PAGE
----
When a 30-year-old AIDS victim came to Houston and allegedly vowed to continue having sex with strangers, he was threatened with arrest and finally persuaded to enter a hospital for treatment. He died Nov. 17, but his case spurred the Texas Board of Health to make an initial ruling this past weekend that AIDS patients may be quarantined if they do not cooperate with authorities.
The board's 12-to-5 decision, likely to be made final after a 30-day period for public comment, came about because "we have a moral obligation to protect the people of Texas against a disease that is 100 percent fatal," said board member Dr. Barry Cunningham.
Virginia health officials are drawing up a contingency plan to determine whether to implement some sort of quarantine against "incorrigible" AIDS patients, such as prostitutes, who may expose others to acquired immune deficiency syndrome through sexual relations.
And in Delray Beach, Fla., a judge imposed an unusual six-week sentence against a 20-year-old woman with AIDS who was charged with prostitution. He put her under house arrest, ensuring compliance with an electronic beeper that would alert authorities should she attempt to venture outside.
In the past six months, there have been signs of a greater willingness among health and law enforcement authorities, as well as politicians, to consider stronger actions in the name of public health that would limit to varying degrees the rights of AIDS patients or people with the highest risk of getting the disease.
Such controversial steps could include quarantine of uncooperative, sexually active AIDS patients, criminal sanctions, employment or educational restrictions (despite federal guidelines to the contrary) on those infected with the AIDS virus, more extensive use of the AIDS antibody blood test, shutting down sex establishments frequented by homosexual men, tracing sexual contacts of AIDS patients and keeping confidential state lists of known AIDS carriers and victims.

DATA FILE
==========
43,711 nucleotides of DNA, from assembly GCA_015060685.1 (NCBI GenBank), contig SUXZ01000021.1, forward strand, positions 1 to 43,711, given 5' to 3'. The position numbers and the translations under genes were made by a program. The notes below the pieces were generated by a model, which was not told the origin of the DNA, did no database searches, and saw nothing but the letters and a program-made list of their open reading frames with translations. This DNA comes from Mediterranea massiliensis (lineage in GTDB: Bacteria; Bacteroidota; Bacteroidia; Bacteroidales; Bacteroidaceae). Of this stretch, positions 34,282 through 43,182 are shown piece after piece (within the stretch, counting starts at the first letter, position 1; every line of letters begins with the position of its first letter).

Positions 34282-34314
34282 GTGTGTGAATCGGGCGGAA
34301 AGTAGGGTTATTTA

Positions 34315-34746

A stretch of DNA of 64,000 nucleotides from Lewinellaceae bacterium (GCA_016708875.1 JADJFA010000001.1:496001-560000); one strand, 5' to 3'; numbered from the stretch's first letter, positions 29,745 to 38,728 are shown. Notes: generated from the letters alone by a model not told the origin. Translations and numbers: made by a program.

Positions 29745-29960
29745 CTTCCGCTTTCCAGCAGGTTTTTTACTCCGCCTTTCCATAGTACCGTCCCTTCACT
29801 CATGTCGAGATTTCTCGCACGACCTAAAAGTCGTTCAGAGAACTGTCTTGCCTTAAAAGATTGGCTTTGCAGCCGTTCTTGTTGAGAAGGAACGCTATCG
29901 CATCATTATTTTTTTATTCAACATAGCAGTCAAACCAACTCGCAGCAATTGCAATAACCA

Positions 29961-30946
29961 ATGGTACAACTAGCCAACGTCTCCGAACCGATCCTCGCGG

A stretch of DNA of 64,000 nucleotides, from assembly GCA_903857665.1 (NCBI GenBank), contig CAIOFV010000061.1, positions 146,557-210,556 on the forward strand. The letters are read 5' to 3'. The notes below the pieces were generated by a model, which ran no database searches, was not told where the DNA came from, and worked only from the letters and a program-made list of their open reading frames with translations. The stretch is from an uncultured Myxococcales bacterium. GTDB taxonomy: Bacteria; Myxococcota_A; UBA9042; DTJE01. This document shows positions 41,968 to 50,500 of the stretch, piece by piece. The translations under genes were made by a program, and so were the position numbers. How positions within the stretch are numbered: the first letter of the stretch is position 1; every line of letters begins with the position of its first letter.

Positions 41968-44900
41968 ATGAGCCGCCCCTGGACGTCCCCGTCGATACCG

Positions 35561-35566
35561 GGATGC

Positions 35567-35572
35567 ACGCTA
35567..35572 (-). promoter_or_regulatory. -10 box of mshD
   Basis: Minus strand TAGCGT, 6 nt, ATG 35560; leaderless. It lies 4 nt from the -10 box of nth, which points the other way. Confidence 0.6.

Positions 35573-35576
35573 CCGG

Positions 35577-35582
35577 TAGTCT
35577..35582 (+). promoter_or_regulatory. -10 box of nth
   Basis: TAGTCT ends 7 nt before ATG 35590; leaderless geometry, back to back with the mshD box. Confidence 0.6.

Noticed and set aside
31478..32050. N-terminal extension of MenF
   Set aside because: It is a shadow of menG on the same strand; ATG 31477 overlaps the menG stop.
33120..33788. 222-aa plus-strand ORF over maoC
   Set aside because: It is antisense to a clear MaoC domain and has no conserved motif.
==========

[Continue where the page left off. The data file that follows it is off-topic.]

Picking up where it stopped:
"People are talking about coercive methods much more now," said Dr. James O. Mason, a top Reagan administration health official. "Six months ago, it was not mentioned by anyone. My concern is that we act on the basis of the science of the disease and not just concern about the disease." But he added, "It's a political judgment how far society wants to go to stop the spread of a disease that is spread by consenting adults."
Mason recently resumed his post as head of the Centers for Disease Control after a year as acting assistant secretary for health at the Health and Human Services Department. He has had his staff review the government's legal authority to act in public health emergencies and has asked a Harvard University health law professor to prepare a report on possible actions and their consequences.
Lawyers for the American Civil Liberties Union and gay rights groups also are studying the legal questions involved in possible mandatory actions, including quarantine.
"AIDS poses one of the great civil liberties crises of the late 20th century," said Thomas Stoddard of the ACLU. "It tests our commitment to fundamental principles of compassion, fairness and due process. It is a medical crisis as grave as any social crisis faced by this country in fifty years."
"We will selectively use very firm public health authority when it makes medical sense," said Kristine Gebbie, Oregon state health administrator and head of the AIDS task force for the Association of State and Territorial Health Officials. "The protection of public health does interfere to a certain extent with individual choice."
More than 15,000 Americans have been reported to have AIDS since 1981 -- half of whom have already died. It is estimated that more than a million other Americans, most of them apparently healthy, have been exposed to the virus and may be infectious indefinitely. These carriers may be far more infectious, in terms of active AIDS virus, than AIDS victims are.
Amid the growing concern about AIDS, a few cities and states have enacted laws to protect the rights of AIDS victims. Los Angeles, San Francisco, Hayward and West Hollywood, Calif., have passed antidiscrimination laws on behalf of AIDS patients, while California and Wisconsin have passed legislation protecting the confidentiality of those who test positive on the AIDS antibody blood test, according to Ron Najman of the National Gay Task Force.